Lately I’ve been doing a lot of reminiscing about the changes to Pullman during the 90 years of my life so far. In the early 1950s, Harvey Road was the north city limit line for College Hill, True for Military Hill, Dexter for Pioneer Hill and, I think, Center for Sunnyside Hill.

We had two grade schools, Edison on College Hill, Franklin on Pioneer Hill, and three grades in the basement of the high school for those living on Sunnyside Hill, so the little ones didn’t have to cross Grand to get to Franklin. There was no kindergarten in Pullman in the early days. That came after I was long gone though I vaguely remember some parents putting together a sort of one exclusive of the public school system.

The coliseum hadn’t been built yet and basketball games were played in Bohler Gym. It was also used as a venue for the community concert series that we shared with the University of Idaho. Actually it was sponsored by a private group that used the facilities of both colleges — half in each one. They contracted with The Sol Hurok agency and we had many of the really top classical performers here like Marion Andeson, Jose Iturbi, the Don Cossack choir and Paul Robeson, to name only a few. When I was old enough to behave myself and appreciate what I was witnessing, my parents bought me tickets, too.

In Pullman, the concerts were held in Bohler, at Idaho, in their administration building auditorium. Locally, the college music department had weekly Sunday afternoon “vespers” in Bryan Hall featuring faculty and student recitals, Occasionally they had other professional performers, too. One I particularly remember was Roland Hayes. He had a small tenor voice that was so pure and clear. He held that audience, including me, enthralled.

Once a year, the college held open house in all the departments on campus where the students showed off their work. We would walk around campus going in every open door to see what they had to offer. I remember watching some fellow preparing a pelt for a taxidermy project for the Conner Museum and receiving a little vial or perfume from someone in the chemistry lab. Best of all were the ag exhibits, We were introduced to all the animals, many on leads in the old fieldhouse.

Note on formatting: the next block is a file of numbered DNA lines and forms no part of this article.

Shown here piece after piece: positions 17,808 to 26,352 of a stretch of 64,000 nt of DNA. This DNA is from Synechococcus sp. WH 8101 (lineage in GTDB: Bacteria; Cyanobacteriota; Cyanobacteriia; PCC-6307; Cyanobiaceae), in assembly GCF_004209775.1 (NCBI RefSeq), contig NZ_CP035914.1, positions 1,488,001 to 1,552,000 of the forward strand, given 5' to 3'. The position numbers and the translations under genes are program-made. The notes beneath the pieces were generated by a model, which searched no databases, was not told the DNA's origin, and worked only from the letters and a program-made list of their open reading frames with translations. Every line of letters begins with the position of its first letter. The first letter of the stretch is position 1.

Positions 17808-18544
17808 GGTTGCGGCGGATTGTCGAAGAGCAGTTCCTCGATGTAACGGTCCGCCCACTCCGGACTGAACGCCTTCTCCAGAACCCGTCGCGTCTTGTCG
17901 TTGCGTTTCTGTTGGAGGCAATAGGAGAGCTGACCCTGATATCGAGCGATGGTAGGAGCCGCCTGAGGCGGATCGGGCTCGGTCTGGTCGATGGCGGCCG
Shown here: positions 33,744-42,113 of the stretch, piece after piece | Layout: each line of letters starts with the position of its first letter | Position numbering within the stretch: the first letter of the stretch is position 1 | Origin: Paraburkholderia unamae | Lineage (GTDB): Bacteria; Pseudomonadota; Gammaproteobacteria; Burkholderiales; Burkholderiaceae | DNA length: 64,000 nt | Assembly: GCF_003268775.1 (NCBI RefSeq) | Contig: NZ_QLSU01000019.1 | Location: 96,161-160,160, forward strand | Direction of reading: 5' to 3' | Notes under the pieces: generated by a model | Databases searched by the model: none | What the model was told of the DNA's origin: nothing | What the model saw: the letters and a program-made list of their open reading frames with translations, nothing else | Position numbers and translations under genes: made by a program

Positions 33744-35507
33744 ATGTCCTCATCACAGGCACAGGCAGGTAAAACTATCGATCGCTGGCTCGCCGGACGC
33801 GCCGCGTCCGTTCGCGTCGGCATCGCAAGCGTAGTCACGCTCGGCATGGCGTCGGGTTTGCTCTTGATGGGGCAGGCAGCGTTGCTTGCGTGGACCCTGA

In the summers, we spent a lot of time exploring the campus on our own. The KWSC radio station was a continuing attraction. We spend a lot of time watching the teletype machine to read the latest news and watching the announcers and disc jockeys at work though the windows of their sound-proof studio booth. Considering how pesky and annoying we were, most were remarkably patient. I think they rather enjoyed the attention.

When I was really small there was only a dirty and algae-ridden pool. It was a big step forward when they built the swimming pool over by the railroad tracks. From that time on through high school and beyond, I almost lived there. In the mornings, they gave lessons so you could qualify for the Red Cross certificates. Afternoons were strictly playtime and that was where you could find me. They may have had evening hours for adults and families. If they did, we never availed ourselves of them.

Campfire Girls had a lot of activities for girls. I remember taking a cooking class that was held in the demonstration of the Washington Water Power office on the corner across the street from the old post office. This was shortly after the Depression, when people had the money to replace their old coal or wood burning stoves, and cooking on electric was so very different. I could go on and on about the changes to Pullman — most of them good, but I don’t have the time or word count.


Harding lives in Pullman and is a longtime League of Women Voters member. She also has served on the Gladish Community and Cultural Center board. Reach her at .

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